We’re also looking forward to Hiker-dog’s completion of the OHT. I think the thru-hike patch will look good on her pack, but the real reward is good times spent with good people exploring the Ozarks!img_8420rr

If you’d like to read the story of how Hiker-dog first joined us on the trail in 2014: Walk, Eat, Sleep, Repeat – Fairview to Tyler Bend and a New Hiking Partner

Completing our goals in the Ozarks

img_8656rr

Scott raises his hands in celebration as he completes the OHT

I had the privilege of leading Scott’s first backpacking trip a few years ago. I then had the honor of capturing his final steps on the Ozark Highlands Trail to complete the traditional 165-miles of its length from Lake Fort Smith State Park to Woolum. As a fly fisherman and guide, he already had outdoor skills, so backpacking was an activity he enjoyed from the beginning.

Congratulations to Scott! We’re proud of your persistence and the fitness goals that this accomplishment represents!

IMG_8658rr.jpg

Hiker-dog enjoyed her two nights on the trail, too. She celebrated by having a good chew while we loaded up for the shuttle. She is about 23 miles away from being an OHT thru-hiker. Guess I’d better be contemplating my own goals for 2017!

IMG_6659rr

Thru-Hike patch earned for hiking the first 165-miles of the OHT.

Special Times and Place: Petit Jean State Park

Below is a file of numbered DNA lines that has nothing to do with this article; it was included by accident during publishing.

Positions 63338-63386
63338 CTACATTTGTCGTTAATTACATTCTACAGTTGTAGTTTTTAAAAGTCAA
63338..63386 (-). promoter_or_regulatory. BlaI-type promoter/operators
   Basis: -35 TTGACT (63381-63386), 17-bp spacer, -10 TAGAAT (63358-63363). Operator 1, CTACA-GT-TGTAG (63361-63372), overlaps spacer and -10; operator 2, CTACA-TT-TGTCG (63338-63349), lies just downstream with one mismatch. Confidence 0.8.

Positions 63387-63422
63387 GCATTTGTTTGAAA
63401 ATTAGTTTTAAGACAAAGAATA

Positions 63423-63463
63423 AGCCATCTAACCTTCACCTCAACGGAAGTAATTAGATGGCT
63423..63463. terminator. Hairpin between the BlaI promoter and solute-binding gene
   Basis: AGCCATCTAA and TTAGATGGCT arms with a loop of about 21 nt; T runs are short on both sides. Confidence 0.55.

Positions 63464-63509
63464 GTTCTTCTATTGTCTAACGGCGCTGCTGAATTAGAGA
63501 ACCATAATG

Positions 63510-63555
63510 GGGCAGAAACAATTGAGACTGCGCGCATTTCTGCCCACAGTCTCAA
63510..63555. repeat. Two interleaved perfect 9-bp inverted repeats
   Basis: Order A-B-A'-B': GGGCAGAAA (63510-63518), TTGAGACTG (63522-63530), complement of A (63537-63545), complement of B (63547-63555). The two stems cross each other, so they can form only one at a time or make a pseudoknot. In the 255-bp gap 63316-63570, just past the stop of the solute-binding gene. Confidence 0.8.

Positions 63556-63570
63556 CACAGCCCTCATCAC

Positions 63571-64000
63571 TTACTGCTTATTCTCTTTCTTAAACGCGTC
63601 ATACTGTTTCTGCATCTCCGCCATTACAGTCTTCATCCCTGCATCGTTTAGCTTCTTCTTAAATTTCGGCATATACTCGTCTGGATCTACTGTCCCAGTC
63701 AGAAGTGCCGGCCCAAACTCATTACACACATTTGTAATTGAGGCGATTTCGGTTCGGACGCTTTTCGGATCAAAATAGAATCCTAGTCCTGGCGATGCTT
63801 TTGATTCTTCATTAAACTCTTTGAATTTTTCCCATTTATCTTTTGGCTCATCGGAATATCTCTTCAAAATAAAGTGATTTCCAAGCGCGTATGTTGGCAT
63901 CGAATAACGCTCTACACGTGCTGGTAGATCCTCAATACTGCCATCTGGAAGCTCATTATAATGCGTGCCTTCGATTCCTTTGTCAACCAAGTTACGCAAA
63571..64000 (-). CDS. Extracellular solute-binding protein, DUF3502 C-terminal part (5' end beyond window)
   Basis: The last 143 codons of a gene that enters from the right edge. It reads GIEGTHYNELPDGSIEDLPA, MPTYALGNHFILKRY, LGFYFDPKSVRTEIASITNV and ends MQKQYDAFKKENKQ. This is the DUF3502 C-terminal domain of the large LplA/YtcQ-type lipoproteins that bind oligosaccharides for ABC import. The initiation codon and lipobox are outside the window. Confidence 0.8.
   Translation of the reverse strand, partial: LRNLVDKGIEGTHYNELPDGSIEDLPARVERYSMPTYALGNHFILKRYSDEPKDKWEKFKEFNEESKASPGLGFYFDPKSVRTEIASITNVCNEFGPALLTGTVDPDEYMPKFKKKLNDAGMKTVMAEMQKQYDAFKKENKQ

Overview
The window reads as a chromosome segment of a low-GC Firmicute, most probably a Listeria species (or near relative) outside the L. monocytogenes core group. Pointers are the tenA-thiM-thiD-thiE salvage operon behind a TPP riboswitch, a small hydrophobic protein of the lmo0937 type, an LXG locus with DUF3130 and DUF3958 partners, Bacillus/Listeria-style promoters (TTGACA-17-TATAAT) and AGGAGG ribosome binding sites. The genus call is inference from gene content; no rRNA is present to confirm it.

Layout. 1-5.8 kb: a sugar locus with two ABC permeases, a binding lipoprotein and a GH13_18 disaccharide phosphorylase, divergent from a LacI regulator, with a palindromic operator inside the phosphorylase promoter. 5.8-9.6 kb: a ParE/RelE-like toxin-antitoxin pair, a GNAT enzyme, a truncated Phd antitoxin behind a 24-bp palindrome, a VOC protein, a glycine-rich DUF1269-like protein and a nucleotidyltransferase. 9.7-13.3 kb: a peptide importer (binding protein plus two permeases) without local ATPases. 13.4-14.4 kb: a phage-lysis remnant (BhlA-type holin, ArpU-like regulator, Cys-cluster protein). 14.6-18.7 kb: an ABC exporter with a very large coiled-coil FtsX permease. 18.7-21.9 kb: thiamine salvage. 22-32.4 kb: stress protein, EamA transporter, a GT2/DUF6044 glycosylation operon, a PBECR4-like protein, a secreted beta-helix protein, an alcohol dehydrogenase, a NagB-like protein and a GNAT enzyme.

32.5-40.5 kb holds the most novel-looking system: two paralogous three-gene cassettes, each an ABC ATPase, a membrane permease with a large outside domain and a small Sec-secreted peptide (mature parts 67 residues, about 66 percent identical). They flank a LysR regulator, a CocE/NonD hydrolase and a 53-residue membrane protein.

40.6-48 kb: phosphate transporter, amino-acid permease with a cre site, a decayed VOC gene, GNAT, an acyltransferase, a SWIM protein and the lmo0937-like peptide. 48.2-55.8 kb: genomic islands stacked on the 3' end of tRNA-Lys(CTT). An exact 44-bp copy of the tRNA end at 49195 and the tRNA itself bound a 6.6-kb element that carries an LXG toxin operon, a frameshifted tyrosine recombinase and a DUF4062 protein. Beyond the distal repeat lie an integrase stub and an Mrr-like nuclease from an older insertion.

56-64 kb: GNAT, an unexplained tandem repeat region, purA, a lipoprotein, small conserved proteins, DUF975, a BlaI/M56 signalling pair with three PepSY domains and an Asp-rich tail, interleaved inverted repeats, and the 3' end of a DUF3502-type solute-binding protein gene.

img_8089rrI may have been 10 or 12 years old the first time I approached this breezeway. Today as my dog and I began our short trek to Cedar Falls, I was reminded of how this view of the valley took my breath away.img_8091rrOne morning many years ago I stood transfixed by the rock wall on the far side of the valley. Sunlight reflected colors in the lichen-covered rock as light crept slowly down the wall in response to the rising sun. This was a unique experience for a teenager who rarely focused his attention on anything. There was no sun this morning, but I looked forward to an early morning hike with cool, moist air and soft light.img_8104rrCedar Creek was flowing gently, and I began to anticipate Cedar Falls farther upstream. My patient hiking buddy let me tether her to a tree limb in case other hikers approached so I could take a photo of the creek. img_8106rrHearing the soft roar of Cedar Falls caused my pace to quicken. As the falls first came into view, I stopped and found a rock in the creek for my little tripod. I wanted to get low next to the water.img_8111rrThen I raised the camera using a very high-tech technique – I crawled up higher on the boulder with my flexible little tripod. The higher perch allowed me to capture the reflection of the falls in a quiet pool upstream. Thanks to my friend and creative photographer, Eric Scowden. I’ve admired a photo he did with reflections in this pool and wanted to try it myself.img_8138rrWhen we arrived at the falls, I enjoyed a few more photos while Hiker-dog waited leashed to a nearby tree. She seemed to understand that I needed this time. She also appeared to understand that this was a special place and quietly absorbed the scene. img_8148rr